The proposed methodology is applied to video-images from several beaches in the region of Barcelona city, in the Western Mediterranean Sea (Section 2.1), where manually digitized shorelines are also extracted by three expert users (Section 2.2). The four chosen raw methods are simple, based on detecting gradients in cross-shore transects in Hue (H), Saturation (S), and Value (V) channels and in the ratio Green/Red (G/R) (Section 2.3.1). Assuming that real shorelines should be relatively smooth in time and space, the weights assigned to each raw shoreline in the combination are computed, as well as the errors assigned to each measurement (Section 2.3.2). The combined shorelines are then space-time filtered using running averages (Section 2.3.3). The self-computed errors provided by the methodology also give the option to select only the points with errors smaller than a certain threshold. The obtained results for the manual shorelines, which are used as ground truth, are described in Section 3.1 and the automatic shorelines, together with the self-computed errors, are explained and compared with the manual shorelines in Section 3.2. Section 4.1 includes a sensitivity analysis to varying the parameter values of the methodology. Moreover, the results are interpreted in Section 4.2, including a set of recommendations, and the goodness of each of the four initial raw methods, based on the results analysis, is discussed in Section 4.3. Finally, the conclusions are listed in Section 5.

2. Methodology

2.1. Study Sites and Video Monitoring Stations

The proposed new methodology is presented through its application to real cases. The study sites are the beaches of Barcelona and Castelldefels, two Spanish cities located in the Western Mediterranean Sea along the Delta of the Llobregat river (Figure 1). Castelldefels city has a 4.5 km open beach with an east to west orientation [30]. It is mainly composed of light brown uniform sand with a median grain size around 0.3 mm and it presents a relatively shallow nearshore zone with a dynamic bar morphology. Barcelona city has eight man-made embayed beaches, confined between groins, with the averaged shoreline being oriented from south-east to north-west [2]. They are made of light brown sediment, with a variable grain size of some 1 mm on average, and show a steeper profile, typically without bars. In this region the tidal range can be considered negligible (<0.2 m) and waves are the main hydrodynamic forcing of the beaches [2]. The offshore mean significant wave height is 0.70 m, with maximum heights of 7.8 m, and the averaged mean period is 4.3 s. On average, calm conditions prevail during the summer period and energetic conditions occur mostly from October to May. The largest storms are those coming from the east and north-east.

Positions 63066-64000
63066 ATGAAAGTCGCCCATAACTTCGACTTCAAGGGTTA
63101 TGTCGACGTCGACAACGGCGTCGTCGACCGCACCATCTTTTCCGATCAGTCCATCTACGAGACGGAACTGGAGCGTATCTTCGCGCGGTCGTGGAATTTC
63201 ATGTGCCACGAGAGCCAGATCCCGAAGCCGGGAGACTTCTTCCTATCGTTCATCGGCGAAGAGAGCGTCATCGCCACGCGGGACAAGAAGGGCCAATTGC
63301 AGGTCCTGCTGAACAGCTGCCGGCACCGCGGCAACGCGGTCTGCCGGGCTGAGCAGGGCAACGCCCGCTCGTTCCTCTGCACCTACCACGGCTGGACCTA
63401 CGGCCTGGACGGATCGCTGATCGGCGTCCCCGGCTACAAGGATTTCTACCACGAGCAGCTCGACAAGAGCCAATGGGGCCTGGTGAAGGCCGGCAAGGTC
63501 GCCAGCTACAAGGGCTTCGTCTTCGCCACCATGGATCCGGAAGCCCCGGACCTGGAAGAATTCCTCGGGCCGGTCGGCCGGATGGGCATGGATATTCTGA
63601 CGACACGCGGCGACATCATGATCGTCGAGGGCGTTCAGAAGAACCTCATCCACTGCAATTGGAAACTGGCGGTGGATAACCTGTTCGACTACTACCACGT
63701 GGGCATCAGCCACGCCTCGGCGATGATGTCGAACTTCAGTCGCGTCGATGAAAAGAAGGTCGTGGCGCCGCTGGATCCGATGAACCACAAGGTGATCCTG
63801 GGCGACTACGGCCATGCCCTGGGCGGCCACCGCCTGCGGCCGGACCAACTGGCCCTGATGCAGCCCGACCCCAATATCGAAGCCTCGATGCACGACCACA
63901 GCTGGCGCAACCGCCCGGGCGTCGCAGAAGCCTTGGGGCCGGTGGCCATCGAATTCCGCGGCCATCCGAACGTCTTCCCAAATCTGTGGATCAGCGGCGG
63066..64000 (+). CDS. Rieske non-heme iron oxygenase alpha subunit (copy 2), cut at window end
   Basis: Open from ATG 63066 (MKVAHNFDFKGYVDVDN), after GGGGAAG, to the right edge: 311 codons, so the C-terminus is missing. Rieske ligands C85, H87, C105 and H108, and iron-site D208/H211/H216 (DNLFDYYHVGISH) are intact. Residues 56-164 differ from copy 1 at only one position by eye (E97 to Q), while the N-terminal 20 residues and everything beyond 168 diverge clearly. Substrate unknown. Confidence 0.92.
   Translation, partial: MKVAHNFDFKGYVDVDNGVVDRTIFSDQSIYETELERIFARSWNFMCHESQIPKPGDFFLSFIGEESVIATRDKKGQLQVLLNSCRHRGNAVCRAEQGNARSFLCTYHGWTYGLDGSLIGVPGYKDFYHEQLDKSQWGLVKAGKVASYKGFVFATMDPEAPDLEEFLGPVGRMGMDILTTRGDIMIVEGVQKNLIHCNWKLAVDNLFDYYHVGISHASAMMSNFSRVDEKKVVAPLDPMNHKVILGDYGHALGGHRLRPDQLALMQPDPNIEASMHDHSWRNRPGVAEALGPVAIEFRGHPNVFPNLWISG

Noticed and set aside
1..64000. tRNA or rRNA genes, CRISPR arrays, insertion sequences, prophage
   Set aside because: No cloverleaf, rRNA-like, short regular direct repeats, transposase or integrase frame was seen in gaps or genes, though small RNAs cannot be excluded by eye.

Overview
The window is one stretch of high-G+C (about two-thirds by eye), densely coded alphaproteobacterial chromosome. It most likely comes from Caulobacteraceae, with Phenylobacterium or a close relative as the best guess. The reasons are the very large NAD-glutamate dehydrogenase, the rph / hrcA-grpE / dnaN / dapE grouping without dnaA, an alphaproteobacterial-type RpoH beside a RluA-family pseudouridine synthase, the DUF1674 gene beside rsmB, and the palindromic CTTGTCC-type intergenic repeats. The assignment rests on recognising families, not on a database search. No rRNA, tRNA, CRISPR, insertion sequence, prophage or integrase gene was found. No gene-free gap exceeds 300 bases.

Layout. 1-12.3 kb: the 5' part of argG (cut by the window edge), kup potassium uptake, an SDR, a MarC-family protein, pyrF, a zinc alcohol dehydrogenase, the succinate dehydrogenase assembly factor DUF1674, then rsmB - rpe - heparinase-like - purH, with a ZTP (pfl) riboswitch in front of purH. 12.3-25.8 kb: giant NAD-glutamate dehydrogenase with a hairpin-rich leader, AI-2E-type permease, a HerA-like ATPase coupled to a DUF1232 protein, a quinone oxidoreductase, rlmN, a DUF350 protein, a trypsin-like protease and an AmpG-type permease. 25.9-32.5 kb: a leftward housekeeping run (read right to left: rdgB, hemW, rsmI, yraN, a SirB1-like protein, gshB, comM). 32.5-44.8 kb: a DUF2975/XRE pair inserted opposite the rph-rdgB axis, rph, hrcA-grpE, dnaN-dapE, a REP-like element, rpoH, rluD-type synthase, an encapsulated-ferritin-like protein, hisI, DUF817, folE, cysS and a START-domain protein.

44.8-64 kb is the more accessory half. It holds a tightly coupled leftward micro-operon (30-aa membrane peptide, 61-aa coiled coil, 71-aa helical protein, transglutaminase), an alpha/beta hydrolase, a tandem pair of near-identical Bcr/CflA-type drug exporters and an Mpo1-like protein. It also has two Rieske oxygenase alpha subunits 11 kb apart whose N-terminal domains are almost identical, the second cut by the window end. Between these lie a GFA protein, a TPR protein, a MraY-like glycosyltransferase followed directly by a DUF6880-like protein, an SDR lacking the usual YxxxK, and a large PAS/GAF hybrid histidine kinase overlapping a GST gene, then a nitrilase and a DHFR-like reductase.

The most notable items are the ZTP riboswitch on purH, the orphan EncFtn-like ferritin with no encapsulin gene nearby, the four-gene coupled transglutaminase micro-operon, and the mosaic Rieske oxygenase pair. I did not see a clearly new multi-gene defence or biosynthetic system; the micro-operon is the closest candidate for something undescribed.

Castelldefels and Barcelona beaches are video-monitored with “Argus”-like stations [13]. The five cameras in Castelldefels are atop a 30 m high tower on the promenade (Figure 1). In Barcelona, the six cameras are atop a 142 m high building in front of the marina. Both stations run currently under “Sirena” [31] and “Ulises” [32] open source software for image acquisition and processing, respectively. Castelldefels beach has been monitored since 2010, while Barcelona beaches have been monitored since 2001 (changing the set of cameras in 2015). Hereinafter, the station in Castelldefels will be referred to as CFA while the station in Barcelona will be BCN.
One snapshot, one timex and one variance image are saved every daylight hour. The calibration of the cameras allows to project the images onto a plane to obtain hourly planviews. Given that the beaches are at tideless environments, the plane is always considered to be z = z msl (mean sea level). More than 15 Ground Control Points, as well as several points in the horizon line, are employed to perform the camera calibrations [32].
When working with the planviews, a beach is defined through two polylines (for land and water respectively) which are invariant in time (Figure 2, red lines). Both polylines have the same number of points, and the transects are defined as the lines connecting those points (Figure 2, white lines). The distance between transects is set to approximately one meter (the figure only shows a subset of transects, for clarity), and they are approximately normal to the shore, although this point is not critical for the proposed methodology.